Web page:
Kingston : Ian Randle ; Cape Town : David Philip, 2000.
Book — 409 p. ; 22 cm.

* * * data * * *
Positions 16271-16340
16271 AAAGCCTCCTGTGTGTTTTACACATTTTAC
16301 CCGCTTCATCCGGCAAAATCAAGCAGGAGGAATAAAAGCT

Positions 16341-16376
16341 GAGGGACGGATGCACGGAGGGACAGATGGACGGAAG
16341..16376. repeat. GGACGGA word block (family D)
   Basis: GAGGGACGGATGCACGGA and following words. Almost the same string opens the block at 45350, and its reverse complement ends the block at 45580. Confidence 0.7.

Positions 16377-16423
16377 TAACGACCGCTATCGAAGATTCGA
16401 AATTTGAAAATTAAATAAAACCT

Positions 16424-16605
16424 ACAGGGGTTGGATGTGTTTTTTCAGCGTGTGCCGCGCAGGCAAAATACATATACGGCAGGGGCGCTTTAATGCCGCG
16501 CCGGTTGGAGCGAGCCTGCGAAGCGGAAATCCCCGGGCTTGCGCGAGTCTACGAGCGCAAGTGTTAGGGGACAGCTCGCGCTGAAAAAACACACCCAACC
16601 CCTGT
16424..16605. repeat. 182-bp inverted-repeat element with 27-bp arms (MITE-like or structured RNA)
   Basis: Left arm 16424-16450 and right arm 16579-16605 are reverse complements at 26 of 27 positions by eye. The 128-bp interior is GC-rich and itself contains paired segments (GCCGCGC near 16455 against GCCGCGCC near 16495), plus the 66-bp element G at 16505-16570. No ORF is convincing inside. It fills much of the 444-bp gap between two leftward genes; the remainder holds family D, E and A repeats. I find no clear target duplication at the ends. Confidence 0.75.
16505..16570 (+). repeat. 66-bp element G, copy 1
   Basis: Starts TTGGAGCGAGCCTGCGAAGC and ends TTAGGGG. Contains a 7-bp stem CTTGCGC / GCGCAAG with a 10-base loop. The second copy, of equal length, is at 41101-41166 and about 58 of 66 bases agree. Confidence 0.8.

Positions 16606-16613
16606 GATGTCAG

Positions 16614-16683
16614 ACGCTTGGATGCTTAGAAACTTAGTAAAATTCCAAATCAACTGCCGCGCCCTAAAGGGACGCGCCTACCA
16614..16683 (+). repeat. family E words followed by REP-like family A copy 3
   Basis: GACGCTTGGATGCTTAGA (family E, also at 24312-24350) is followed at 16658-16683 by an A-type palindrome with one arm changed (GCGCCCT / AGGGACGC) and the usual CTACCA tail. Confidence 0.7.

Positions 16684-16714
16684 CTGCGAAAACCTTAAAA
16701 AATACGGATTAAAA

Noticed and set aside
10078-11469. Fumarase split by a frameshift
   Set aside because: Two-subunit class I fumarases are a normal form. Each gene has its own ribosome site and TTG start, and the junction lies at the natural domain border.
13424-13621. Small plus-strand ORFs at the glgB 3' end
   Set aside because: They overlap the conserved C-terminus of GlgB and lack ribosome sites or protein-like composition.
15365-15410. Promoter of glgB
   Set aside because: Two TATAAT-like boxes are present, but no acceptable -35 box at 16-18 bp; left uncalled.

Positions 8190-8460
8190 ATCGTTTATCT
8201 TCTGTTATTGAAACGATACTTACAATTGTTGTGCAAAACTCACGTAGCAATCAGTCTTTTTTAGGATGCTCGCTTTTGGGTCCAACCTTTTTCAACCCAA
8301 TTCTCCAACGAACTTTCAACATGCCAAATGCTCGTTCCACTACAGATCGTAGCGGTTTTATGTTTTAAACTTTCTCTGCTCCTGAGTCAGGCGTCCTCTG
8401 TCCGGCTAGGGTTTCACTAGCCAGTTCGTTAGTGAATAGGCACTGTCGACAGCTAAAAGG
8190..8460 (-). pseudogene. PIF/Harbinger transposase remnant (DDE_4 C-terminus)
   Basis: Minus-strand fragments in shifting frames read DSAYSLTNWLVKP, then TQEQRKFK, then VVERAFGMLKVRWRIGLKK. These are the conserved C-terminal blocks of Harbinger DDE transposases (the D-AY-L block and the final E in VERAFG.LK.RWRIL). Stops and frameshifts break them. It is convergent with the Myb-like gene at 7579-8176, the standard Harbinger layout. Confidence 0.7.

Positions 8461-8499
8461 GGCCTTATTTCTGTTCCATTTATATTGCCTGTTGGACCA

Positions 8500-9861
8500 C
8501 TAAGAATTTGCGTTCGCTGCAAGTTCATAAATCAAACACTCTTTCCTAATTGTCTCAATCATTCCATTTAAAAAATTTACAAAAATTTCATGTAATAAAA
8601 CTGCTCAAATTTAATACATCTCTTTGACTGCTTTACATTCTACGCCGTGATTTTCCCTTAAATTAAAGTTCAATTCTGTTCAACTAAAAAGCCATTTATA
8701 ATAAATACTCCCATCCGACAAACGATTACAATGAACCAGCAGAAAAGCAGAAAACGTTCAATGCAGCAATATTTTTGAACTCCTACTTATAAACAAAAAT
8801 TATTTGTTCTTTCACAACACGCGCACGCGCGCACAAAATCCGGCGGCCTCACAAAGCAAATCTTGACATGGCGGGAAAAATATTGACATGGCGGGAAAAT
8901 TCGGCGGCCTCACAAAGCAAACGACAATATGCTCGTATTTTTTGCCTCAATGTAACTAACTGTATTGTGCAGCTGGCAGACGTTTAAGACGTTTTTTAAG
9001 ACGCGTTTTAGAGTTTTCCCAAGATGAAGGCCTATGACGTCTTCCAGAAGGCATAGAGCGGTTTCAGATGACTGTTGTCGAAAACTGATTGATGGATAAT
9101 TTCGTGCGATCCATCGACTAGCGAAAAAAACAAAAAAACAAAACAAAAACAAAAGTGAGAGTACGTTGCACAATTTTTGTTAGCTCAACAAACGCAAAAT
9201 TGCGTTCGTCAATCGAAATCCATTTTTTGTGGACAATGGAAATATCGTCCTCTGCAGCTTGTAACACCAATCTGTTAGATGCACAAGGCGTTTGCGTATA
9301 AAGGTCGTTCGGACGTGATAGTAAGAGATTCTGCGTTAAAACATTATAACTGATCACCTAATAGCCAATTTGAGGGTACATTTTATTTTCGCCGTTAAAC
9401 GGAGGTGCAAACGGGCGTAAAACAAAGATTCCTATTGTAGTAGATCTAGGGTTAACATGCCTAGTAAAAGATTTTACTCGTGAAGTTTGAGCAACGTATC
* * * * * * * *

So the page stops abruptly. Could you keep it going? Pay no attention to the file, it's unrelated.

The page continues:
"The Coyaba Chronicles: Reflections on the Black Experience in the Twentieth Century" is both personal memoir and a powerful meditation on what W.E.B. Dubois defined at the beginning of the century as "the problem of the colour line; of the relations between the lighter and darker races of man". Using Dubois as a point of departure, Abrahams writes passionately, about the inherent "wrongness" of racial hatred and contemplates such timeless questions as: "Why was colour the most crucial issue of our century?" and "When will we get over the deep psychic and emotional damage done by the racial experience?" This is one of the major themes of the memoir - the quest for an intellectual identity - a challenge that faces people of colour in first and third-world countries. "The Coyaba Chronicles" is also the personal journey of Peter Abrahams. It is the odyssey of a young South African who works for a time as a seaman, leaving his homeland for wartime Britain and post-war France to become a writer; it is the story of his personal relationships with the Black literati of the day and his involvement in the pan-Africanist movement of the 1950's - allowing for his fascinating personal pen-portraits of George Padmore, W.E.B. Dubois, Julius Nyerere, Kwame Nkrumah, Richard Wright and Langston Hughes. It is how the journey takes him to the Caribbean island of Jamaica, where he and his wife Daphne and their three children find sanctuary from racial divisiveness at "Coyaba" in the hills of St Andrew. (source: Nielsen Book Data)